Dharamsala is perched on the high
slopes in the upper reaches of Kangra Valley. The town is divided
into two distinct and widely separated sections, Upper and Lower
Dharamsala, which differ almost a thousand metres in height.
Dharamsala over looks the plains and is surrounded by dense pine
trees and Deodar forests. A nearby snowline with numerous streams
and cool healthy atmosphere makes the surroundings very
Dharamsala is a busy bazaar town and has established itself as the
travellers base camp, who come to explore the nearby mountains.
The Kotwali Bazaar provides the entire colour and characteristic
of a small town, which is mixed with the simple life style.
The colourful temple and Gompas, which reflect the culture of
Tibet, adds attraction for the visitor. The Kangra museum gives an
overview of the rich past of the region and on the other hand
there are institutes that have been established to preserve the
Tibetan art, cultures and traditions.
Dharamsala, popularly known as
"Queen of the Hills", is divided into lower and upper towns
with a difference of 457m(1500ft.) between them. The mountains
enfold 3 sides of the town and the valley stretches to the south.
There is a beautiful resort of Dharamsala, which stands on the
spur of the Dharamsala range Dharamsala is known for its scenic
beauty, calmness and serenity. It has high pine trees, tea gardens
and timber yielding trees.
Dharamsala is now the seat of His Holiness, the Dalai Lama.
After the Chinese conquest of his country, Dharamsala is evocative
of the imperial days in places like Mcleod Ganj and Forsythe Ganj.
Dharamsala is the headquarters of the Kangra district. It became
the capital in 1852 and is 125 years old.
An earthquake once wrecked Dharamsala in 1905. Since 1960, it
became temporary headquarters of the Dalai Lama and has risen to
international repute as " The little Lhasa in India". After the
Indo-Chinese and Indo-Pak wars, the govt. erected war memorials of
jawans and officers belonging to Kangra, who died in the war.
Tibetan environment has been created in the high altitude, and
more than 3000 Tibetans have made Dharamsala their temporary home,
living mostly in Mcleod Ganj. To add to its beauty, there is an
artificial stream flowing, gleaming with gold fish.
Tibetans took shelter in India in 1959. In the wake of Dalai Lama’s
flight from Tibet, 85000 Tibetans were devastated. Their spiritual
leader dalai lama given up the hope of a free Tibet, but to keep
the Tibetan art alive, efforts have been made to preserve them.
Tibet’s unique form of Thongka painting, woodcarving, metal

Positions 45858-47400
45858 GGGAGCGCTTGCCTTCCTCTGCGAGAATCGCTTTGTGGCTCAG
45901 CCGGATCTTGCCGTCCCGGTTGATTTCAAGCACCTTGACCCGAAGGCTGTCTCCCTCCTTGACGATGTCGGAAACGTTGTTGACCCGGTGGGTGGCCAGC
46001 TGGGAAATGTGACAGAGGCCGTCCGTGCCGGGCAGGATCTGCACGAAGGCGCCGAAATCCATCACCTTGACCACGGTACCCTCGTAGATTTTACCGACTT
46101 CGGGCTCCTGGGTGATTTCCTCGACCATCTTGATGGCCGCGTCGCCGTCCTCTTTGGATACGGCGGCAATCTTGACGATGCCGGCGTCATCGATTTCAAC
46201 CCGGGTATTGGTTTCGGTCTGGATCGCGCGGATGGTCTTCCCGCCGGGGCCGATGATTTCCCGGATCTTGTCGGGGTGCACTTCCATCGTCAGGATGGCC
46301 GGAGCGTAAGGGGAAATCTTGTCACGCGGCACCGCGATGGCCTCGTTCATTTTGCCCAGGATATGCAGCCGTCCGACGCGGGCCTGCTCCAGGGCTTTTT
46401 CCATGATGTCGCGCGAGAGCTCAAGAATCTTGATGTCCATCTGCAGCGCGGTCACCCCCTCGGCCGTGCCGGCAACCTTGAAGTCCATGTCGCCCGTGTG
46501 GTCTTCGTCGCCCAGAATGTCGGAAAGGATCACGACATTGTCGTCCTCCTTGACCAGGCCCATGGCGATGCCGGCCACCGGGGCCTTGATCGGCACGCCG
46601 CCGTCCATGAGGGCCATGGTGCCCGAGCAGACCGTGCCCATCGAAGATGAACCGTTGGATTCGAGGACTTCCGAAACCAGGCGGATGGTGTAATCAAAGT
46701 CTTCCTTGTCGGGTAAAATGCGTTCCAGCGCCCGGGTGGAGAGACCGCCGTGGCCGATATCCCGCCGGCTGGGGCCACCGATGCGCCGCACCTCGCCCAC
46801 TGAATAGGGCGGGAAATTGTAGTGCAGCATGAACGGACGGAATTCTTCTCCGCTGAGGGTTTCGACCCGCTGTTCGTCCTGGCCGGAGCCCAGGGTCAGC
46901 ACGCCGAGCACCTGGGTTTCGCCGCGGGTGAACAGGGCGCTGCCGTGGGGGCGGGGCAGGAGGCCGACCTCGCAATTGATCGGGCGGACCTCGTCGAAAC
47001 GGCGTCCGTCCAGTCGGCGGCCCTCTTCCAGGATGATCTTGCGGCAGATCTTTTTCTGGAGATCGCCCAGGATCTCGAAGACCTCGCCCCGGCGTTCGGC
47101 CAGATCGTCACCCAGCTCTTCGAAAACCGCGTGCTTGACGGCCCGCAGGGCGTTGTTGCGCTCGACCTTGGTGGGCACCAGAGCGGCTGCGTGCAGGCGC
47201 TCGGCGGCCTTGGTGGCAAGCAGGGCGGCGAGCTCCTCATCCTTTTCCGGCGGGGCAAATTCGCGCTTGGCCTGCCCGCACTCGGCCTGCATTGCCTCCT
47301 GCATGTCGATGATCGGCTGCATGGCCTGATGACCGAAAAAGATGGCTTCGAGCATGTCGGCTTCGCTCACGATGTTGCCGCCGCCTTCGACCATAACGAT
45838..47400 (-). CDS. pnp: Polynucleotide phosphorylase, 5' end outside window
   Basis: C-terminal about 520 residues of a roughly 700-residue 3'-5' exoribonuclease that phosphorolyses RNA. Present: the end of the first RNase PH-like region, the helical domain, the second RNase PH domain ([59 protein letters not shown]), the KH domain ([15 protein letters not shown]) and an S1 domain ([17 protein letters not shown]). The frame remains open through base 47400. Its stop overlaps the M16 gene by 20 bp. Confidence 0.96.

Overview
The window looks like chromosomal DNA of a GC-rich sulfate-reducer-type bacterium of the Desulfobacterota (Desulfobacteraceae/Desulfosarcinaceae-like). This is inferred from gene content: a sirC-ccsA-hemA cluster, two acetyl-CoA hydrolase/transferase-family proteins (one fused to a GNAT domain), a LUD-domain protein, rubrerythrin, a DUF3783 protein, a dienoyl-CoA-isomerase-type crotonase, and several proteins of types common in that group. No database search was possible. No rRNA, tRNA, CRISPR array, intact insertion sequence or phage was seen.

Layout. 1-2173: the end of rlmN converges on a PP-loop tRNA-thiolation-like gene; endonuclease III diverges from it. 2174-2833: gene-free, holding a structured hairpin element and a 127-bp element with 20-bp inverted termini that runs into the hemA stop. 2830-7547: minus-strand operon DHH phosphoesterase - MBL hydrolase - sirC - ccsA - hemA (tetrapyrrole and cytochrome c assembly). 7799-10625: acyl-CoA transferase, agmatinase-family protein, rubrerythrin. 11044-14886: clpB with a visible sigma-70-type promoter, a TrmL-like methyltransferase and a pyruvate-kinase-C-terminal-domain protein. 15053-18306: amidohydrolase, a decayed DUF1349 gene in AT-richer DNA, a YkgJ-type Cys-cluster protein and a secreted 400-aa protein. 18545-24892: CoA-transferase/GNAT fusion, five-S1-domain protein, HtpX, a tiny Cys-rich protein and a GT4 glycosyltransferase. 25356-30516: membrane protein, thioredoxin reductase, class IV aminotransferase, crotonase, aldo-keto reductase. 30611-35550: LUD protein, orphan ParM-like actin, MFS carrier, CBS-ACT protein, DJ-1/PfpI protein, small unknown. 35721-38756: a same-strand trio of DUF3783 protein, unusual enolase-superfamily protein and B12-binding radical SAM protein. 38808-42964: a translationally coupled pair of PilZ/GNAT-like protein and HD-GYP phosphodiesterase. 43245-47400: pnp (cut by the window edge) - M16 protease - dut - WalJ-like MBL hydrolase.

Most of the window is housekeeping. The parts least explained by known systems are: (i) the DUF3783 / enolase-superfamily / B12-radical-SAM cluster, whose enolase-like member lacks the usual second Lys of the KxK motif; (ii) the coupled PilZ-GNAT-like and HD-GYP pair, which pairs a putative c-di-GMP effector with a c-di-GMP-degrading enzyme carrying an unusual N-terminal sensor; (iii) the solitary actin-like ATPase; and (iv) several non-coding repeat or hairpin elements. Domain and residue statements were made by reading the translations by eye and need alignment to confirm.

–crafts and music are very famous. Tibetan works and archive are
preserved in the library at Dharamsala where Buddhist monks from
distant refugee camps come to study ancient manuscripts
Tibet has lent importance
to Mcleod Ganj. The Buddha temple is situated opposite the present
abode of His Holiness, the Dalai Lama. This place is well worth a
visit and around it is situated Tibetan monasteries and nunnery. A
number of residential buildings, restaurants, antique and curio
shops are present. There is an annual 10-day fair opera in
Dharamsala, which takes place on the second saturday of April.
It is a very beautiful place to visit in the afternoon. This
memorial is built near the entry point to Dharamsala. It was built
to commemorate the memory of those who fought in defense of the
motherland. People offer prayers at this memorial place.
It is 17km from Dharamsala and lies at the foot of the snow clad
Dhauladhar at a height of 2827 m. It is a popular picnic and
Just 3-km level walk from Kotwali Bazaar, is a rock temple of the
local goddess at Kunnal Pathri spots
Lord Eligin's Memorial:
It is a world famous church built in the memory of lord Elgin, the
Scottish working peer and eighth Viceroy. In 1896, he took
vacations from official Shimla. He was not able to finish his
four-year term and died in Dharamsala. Before his death he had
given instructions to be buried in the Church of St. John. Inside
the church is the monument of this Viceroy.
The picturesque Dal Lake is about 11km from Dharamsala. It is
surrounded by fir trees. There is an annual fair in Sept. and is
largely attended by Gaddis and other hillmen.
The Shrine of Bhagasunath:
The shrine of Bhagasunath is famous for its ancient temple. It is
11km from lower town. Slate quarries are found here. There is a
tank and spring which are considered sacred by the Hindus.
Chamunda Devi : Chamunda Devi
is the famous temple dedicated to the Goddess Chamunda Devi. It is
situated in the village of Dadh, 15 km from Dharamsala. One can
have a glorious view of Dhauladhar on 3 sides and the Baner Khud,
Pathiar and Lahla forest.
It is 41km from Dharamsala, easily approachable by road. It is
well known for its natural cave temple, which contains stalactite
and stalagmite (hanging from the roof of the cave). This temple is
dedicated to Lord Shiva. Ruins of palaces and Baradari of Lehna
Singh Majitha, Governor of Kangra hills, are present high on the
ridge of the cave.